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India Should Indigenise Military Equipment to Stay Ahead in Cyber Warfare, Says Hooda

The retired general suggested indigenisation should start with the operating systems and software, microelectronics, networking equipment, cryptographic algorithms and navigation systems.

Subhajit Sengupta | News18.comSubhajitSG

Updated:April 7, 2019, 11:55 PM IST
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India Should Indigenise Military Equipment to Stay Ahead in Cyber Warfare, Says Hooda
File photo of Lt Gen (retd) DS Hooda.

New Delhi: Not just data localisation, India should have its own operating systems, software, networking equipment and cryptographic algorithms to secure itself from present-day threats of cyber warfare, said Lt. General (retired) Deependra Singh Hooda, the architect of the 2016 surgical strikes on terror camps across Line of Control.

General Hooda, who presented India’s National Security Strategy document to the Congress, said, “In India, we seem oblivious to the vulnerabilities that exist in our critical networks due to foreign hardware and software. This needs to be quickly reversed. The technological component of India’s digital sovereignty has to be a gradually planned adoption of software and hardware that is designed and manufactured by Indian private companies. The government should promote and support Indian companies through funding assistance and give them preference in the purchase of equipment for critical infrastructure.”

He suggested the indigenisation should start with the operating systems and software, microelectronics, networking equipment, cryptographic algorithms and navigation systems.

According to him, this is essential to thwart the threat of data being collected by a third agency for another country. At the moment, most apps, web services and pretty much most of the online traffic is stored on servers outside of India.

For example Facebook, the most popular social network in the world, despite all the controversies, gets a large portion of its user base from India.

According to research firm Statista, Facebook had as many as 294 million users in India — the most it has from any country, by far.

The United States is second with 204 million and Indonesia is third with 134 million. All this data is stored on servers in the US. Facebook has our usage data, browsing behaviour, a sketch of our habits, preference data, facial recognition tools and more — all collected on a daily, hourly and per minute basis.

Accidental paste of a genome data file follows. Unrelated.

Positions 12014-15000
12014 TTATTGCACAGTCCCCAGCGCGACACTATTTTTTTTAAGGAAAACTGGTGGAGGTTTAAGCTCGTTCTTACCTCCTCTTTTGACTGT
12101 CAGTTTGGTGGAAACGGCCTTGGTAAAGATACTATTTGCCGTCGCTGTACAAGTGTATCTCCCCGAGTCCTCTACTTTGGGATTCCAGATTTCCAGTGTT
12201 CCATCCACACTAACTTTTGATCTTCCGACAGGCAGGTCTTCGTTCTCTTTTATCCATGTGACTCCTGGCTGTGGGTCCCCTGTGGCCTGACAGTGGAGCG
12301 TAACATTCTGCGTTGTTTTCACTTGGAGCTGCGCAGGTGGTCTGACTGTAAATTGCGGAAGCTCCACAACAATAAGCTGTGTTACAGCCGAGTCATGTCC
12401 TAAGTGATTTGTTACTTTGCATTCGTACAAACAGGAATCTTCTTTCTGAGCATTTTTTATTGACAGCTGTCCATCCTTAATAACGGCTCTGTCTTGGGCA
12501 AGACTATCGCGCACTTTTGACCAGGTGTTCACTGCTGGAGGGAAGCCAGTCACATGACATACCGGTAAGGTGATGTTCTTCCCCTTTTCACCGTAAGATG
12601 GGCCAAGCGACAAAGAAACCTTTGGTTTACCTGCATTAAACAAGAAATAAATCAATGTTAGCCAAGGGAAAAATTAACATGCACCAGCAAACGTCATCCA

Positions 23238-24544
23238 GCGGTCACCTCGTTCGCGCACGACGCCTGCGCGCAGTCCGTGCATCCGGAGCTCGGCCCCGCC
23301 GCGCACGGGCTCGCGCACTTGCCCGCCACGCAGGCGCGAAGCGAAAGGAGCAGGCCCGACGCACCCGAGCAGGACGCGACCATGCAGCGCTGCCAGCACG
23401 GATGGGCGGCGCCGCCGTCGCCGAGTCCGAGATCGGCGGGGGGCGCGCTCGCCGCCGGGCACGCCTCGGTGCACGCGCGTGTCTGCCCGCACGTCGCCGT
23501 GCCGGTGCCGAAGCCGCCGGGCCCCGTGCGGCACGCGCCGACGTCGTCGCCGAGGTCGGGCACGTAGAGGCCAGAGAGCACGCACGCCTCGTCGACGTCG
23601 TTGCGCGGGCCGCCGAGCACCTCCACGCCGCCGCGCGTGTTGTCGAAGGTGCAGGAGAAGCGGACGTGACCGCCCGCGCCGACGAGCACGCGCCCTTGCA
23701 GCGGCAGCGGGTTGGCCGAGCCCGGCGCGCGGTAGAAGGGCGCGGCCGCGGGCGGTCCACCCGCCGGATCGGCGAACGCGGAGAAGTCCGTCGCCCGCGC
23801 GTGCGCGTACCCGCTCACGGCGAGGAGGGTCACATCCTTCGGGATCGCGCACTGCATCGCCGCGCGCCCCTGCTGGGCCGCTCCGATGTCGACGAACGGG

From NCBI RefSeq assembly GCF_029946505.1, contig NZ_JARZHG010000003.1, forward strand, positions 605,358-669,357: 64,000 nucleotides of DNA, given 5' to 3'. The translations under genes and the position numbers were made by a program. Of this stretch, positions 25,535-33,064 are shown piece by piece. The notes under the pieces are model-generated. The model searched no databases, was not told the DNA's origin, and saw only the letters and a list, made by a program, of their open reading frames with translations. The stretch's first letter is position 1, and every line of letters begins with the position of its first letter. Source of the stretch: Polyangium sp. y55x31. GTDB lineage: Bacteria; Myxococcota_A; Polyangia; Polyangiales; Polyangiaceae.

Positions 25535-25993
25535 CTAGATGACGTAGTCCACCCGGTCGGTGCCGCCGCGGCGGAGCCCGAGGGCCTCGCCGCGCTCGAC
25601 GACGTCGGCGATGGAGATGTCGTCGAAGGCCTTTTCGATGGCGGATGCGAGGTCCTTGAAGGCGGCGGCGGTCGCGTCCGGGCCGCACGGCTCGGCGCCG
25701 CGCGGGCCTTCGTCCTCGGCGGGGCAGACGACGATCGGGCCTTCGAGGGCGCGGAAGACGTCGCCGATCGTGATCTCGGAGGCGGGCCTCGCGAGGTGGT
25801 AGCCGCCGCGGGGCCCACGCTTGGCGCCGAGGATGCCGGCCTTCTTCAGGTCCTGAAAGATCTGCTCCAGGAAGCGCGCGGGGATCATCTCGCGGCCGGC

The report said that though the Supreme Court had declared privacy as a fundamental right, as of now, there were no privacy laws governing the security of personal data.

Even data stored in India is not safe as owners of this data are the giant technology companies, mostly based in the US and not under our legal control.

In September 2017, it was reported that Google has quietly stopped challenging most search warrants from US judges in which the data requested is stored on overseas servers.

Hence, to immunise the country against data colonisation and subsequent exploitation, India should emulate the China model and be completely self-reliant for technical solution.

A 2017 study conducted by Symantec points out how alarming the situation is in the country as India ranked fourth in online security breaches, accounting for over 5% of global threat detections.

General Hooda said cyber-attacks conducted by an external state threatened national security and hence, we must realise that this threat could not be countered by intelligence agencies like the NTRO or by a Cyber Security Coordinator but the defence services should be the lead agency corresponding to cyber-attacks.

The report rued the fact that India was one of the few countries that still did not have a dedicated cyber component in its military. Though the setting up of a Defence Cyber Agency has been announced, it must be be upgraded to a cyber command with a clear mandate to conduct full-spectrum cyberspace operations, General Hooda wrote.

There has been much debate on data localisation in India. The report points at the dangers to our social fabric in the information age.

“It is well known that our laws can only be enforced in our territorial jurisdiction. These are the primary drivers that automatically point us towards adopting a data localisation policy. The enormous economic potential that can accrue by utilisation of this data gives an added impetus to adopt such a policy,” the retired general said.

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